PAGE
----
Everyone loves the idea of brave, independent thinkers whose brilliant insights are rejected by a hidebound establishment, only to be vindicated in the end. And such people do exist, in economics as in other fields.… But the sad truth is that the great majority of people who reject mainstream economics do so because they don’t understand it; and a fair number of these people don’t understand it because their salary depends on their not understanding it.

In other words, Krugman suggests most gold standard advocates are either ignorant or disingenuous — and, in some cases, both.

According to Krugman, “events of the past dozen years have only reinforced that consensus” view that “a return to the gold standard would be a bad idea.” 

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The Dollar, Not Crypto, Is a National Security Issue

The Dollar, Not Crypto, Is a National Security Issue

U.S. Treasury Secretary Steve Mnuchin piled on to comments made recently by President Donald Trump by calling cryptocurrencies a “national security issue.” Bitcoin and crypto proponents more broadly have long wondered if (and how) the government of the United States would recognize the slow but steady encroachment of decentralized assets, and it appears to have begun. Facebook’s announcement of the Libra project on June 18, 2019, will likely prove the point on countless future historical timelines at which the U.S. government began a slow, ultimately ineffectiveassault upon the cryptocurrency realm.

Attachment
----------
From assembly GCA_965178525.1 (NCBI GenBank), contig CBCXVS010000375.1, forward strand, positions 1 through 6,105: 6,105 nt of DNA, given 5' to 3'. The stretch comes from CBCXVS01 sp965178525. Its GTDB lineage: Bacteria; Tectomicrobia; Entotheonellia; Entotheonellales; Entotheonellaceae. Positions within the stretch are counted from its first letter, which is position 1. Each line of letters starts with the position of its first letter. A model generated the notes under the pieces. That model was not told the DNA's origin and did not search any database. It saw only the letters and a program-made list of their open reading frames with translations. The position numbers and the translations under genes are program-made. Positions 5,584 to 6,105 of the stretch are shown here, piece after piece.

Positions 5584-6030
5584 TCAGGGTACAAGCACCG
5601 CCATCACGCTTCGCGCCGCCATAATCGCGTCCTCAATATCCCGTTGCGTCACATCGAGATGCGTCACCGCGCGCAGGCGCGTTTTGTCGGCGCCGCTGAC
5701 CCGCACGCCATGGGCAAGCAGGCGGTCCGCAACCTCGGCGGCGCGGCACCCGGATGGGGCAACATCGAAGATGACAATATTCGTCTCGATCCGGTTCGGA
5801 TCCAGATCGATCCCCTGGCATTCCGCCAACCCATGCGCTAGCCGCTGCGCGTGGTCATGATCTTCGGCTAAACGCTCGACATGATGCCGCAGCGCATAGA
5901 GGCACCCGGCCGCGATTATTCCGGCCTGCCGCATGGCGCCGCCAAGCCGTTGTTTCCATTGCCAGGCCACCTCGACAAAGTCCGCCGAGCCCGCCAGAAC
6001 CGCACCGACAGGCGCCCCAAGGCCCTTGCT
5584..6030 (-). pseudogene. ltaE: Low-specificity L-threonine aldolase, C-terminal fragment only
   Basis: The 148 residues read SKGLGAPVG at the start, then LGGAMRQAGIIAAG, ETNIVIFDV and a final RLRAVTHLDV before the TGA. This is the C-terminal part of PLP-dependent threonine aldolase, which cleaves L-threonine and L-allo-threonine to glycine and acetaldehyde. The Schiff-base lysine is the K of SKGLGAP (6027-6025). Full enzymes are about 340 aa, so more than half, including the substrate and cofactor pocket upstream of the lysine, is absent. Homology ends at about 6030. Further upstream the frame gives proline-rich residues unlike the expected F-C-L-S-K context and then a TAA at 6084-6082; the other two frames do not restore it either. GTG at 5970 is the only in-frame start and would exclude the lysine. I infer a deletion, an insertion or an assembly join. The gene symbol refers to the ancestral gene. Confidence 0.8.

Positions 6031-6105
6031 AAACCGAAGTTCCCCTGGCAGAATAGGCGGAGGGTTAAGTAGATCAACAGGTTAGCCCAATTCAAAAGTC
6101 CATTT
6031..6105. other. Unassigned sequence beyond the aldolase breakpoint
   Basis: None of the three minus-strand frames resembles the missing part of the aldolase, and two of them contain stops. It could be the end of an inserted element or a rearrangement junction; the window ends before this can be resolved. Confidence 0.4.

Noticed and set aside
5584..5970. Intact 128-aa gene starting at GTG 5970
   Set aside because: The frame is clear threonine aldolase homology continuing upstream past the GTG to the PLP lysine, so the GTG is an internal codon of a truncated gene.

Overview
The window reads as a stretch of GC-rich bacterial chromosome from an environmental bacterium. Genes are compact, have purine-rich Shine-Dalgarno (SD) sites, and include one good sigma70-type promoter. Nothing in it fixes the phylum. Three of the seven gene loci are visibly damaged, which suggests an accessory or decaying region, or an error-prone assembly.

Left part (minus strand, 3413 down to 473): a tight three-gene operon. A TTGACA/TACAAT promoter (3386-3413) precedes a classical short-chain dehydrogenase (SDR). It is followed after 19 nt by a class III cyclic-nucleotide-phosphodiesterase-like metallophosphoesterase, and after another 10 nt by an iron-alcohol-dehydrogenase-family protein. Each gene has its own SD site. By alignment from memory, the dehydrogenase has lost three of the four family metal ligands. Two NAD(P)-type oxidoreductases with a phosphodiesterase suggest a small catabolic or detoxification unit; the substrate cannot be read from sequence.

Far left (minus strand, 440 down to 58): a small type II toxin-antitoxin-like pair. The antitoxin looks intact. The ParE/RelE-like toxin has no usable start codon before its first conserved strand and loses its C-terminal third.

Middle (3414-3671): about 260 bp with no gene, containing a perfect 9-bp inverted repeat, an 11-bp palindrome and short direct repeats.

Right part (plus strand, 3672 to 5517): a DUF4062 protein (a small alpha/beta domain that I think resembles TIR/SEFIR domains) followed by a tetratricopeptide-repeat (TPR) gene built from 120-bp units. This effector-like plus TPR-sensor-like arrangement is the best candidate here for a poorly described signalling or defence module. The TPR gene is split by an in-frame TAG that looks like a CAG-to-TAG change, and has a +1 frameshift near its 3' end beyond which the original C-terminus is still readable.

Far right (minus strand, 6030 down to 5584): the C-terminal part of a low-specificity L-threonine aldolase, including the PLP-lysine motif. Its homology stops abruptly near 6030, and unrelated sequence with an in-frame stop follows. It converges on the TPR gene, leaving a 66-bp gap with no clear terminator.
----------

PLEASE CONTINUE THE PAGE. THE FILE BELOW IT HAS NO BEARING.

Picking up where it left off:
Everything that Mnuchin attributed to Bitcoin — for one thing, that it has been used in concert with such “illicit activity [as] cyber crime, tax evasion, extortion … illicit drugs, and human trafficking” — can be said, and to degrees an order of magnitude or more larger, about the U.S. dollar. It’s an argument suitable for children.

All of this is extremely bullish for Bitcoin and the entire cryptocurrency complex. A bipartisan political salvo against crypto assets will undoubtedly accelerate the pace of innovation as well as increasing the value proposition, and ultimately the market price, of assets that ensure privacy. Higher prices will draw more crypto developers into the market and direct more resources at capturing market share, which means — as in any market — that consumers are the ultimate beneficiaries.

Mnuchin isn’t wrong, though. There is a tremendous risk to American national security where currencies are considered: the dollar. Those who habitually cite its reserve-currency status as a reason not to worry are making an argument that stands on increasingly precarious foundations: since 2010, the U.N. and other groups have cited the dollar’s downward slide in value, urging the adoption of an alternate system of reserves.

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The Rise of the Shotgun Banknote Switch

The Rise of the Shotgun Banknote Switch

Every decade or two, central banks replace their existing issue of banknotes with a new issue. The main reason they do this is to thwart counterfeiters, who by then will have started to get pretty good at duplicating the existing version. Central bankers have usually tried to make the process as convenient as possible for citizens by offering long, drawn-out — sometimes even indefinite — switching periods. Anyone who finds an old note stored away in a cupboard needn’t worry. It can still be spent at the neighborhood grocery store.